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My name is Carl, and I study genes that cause brain tumors in my fight to help Block Out Cancer.

Carl Koschmann, MDEarlier this year, I became a Pediatric Neuro-Oncology Fellow at the University of Michigan C.S. Mott Children’s Hospital.

What does this mean exactly? Aside from this bringing yet another year of training (this will be 27th grade for me!), I will spend a year learning how to take care of children diagnosed with brain tumors, working with incredible pediatric neuro-oncology clinicians, Dr. Patricia Robertson and Marcia Leonard, APRN.

In addition to my clinical work, I will also continue working in the Castro/Lowenstein Lab that focuses on learning more about malignant brain tumors. Drs. Lowenstein and Castro have established tremendous success in developing gene therapies to treat brain tumors, one of which is now the basis of a Phase I trial in adult patients here at the University of Michigan. Continue reading

What we know about the respiratory virus EV-D68 (Enterovirus D68)

Enterovirus d68In late August, Children’s Mercy Hospital in Kansas City, Mo., began seeing an unusual number of children experiencing respiratory problems. The patients tested positive on a respiratory panel administered by the hospital, but that panel could not identify the specific virus. Staff sent the samples to the Center for Disease Control and Prevention (CDC) for further analysis. The CDC determined that the patients were suffering from Enterovirus D68 (EV-D68).

There are about 100 different types of Enterovirus. From June to October every year, some type of Enterovirus usually circulates in the United States. If you’ve ever had a summer cold, it was probably caused by an Enterovirus. EV-D68 specifically is something we don’t typically see in the U.S., but it has been around since the 1960s.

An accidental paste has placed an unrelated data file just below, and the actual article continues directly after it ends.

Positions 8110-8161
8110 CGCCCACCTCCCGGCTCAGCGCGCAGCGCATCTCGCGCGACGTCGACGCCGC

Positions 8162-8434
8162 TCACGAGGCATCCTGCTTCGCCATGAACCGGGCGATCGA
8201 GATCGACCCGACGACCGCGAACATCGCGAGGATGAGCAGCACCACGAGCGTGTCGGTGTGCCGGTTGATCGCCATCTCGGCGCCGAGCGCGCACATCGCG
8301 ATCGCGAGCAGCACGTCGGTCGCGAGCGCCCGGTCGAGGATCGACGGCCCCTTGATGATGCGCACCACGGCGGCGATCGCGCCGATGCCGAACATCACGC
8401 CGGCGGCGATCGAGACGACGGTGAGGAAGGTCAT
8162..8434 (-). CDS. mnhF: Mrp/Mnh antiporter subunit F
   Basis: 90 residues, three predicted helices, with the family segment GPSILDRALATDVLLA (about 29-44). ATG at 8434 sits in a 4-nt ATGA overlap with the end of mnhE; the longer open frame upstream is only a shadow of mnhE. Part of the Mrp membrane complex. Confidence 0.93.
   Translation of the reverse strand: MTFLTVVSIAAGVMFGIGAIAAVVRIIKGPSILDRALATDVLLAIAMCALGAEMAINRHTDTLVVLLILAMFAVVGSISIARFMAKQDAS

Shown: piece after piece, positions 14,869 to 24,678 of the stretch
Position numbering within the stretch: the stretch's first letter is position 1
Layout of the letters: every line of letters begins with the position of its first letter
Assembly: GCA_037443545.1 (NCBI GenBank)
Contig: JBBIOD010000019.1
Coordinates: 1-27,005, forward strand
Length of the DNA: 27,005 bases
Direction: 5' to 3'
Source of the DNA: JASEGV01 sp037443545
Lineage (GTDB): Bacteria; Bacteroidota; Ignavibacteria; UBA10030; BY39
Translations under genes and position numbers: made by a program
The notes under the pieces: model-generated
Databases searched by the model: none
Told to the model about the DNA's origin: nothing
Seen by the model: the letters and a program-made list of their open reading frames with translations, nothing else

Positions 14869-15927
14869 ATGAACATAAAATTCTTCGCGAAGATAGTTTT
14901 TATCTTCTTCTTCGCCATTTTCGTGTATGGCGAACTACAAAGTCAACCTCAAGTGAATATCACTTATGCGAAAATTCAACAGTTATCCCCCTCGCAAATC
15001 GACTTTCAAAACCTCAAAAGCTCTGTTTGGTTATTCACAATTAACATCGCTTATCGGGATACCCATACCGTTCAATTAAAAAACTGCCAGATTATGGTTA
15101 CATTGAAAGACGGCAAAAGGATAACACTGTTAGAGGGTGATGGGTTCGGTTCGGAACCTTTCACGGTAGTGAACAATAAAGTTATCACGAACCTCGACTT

While we’ve seen an increase in patient volume at the C.S. Mott Children’s Hospital emergency department and in our Intensive Care Unit, we cannot conclusively say that these patients have EV-D68. The only way to know is to have lab samples examined by the CDC, which we are working on now.

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Sharing the voices of children with cancer

Trisha Paul, author of "Chronicling Childhood Cancer"Last year, I was invited to be a guest writer on this blog to talk about my experiences volunteering at Mott Children’s Hospital with children on the pediatric oncology unit and how it inspired me to begin an exciting project to share their stories.

Since that time, we’ve been able to turn our dream into a reality.

Our new book, “Chronicling Childhood Cancer,” has been published and shares the voices of ten youth who were undergoing cancer treatment.

Through verbal conversations, written texts, and/or visual representations, these children with cancer shared with me their personal and intimate experiences.

It has been an honor to listen to these children, to give them a chance to have their voice be heard. The written and drawn narratives in the book, some of which are excerpted in the below slideshow, illuminate aspects of childhood cancer that too often remain hidden.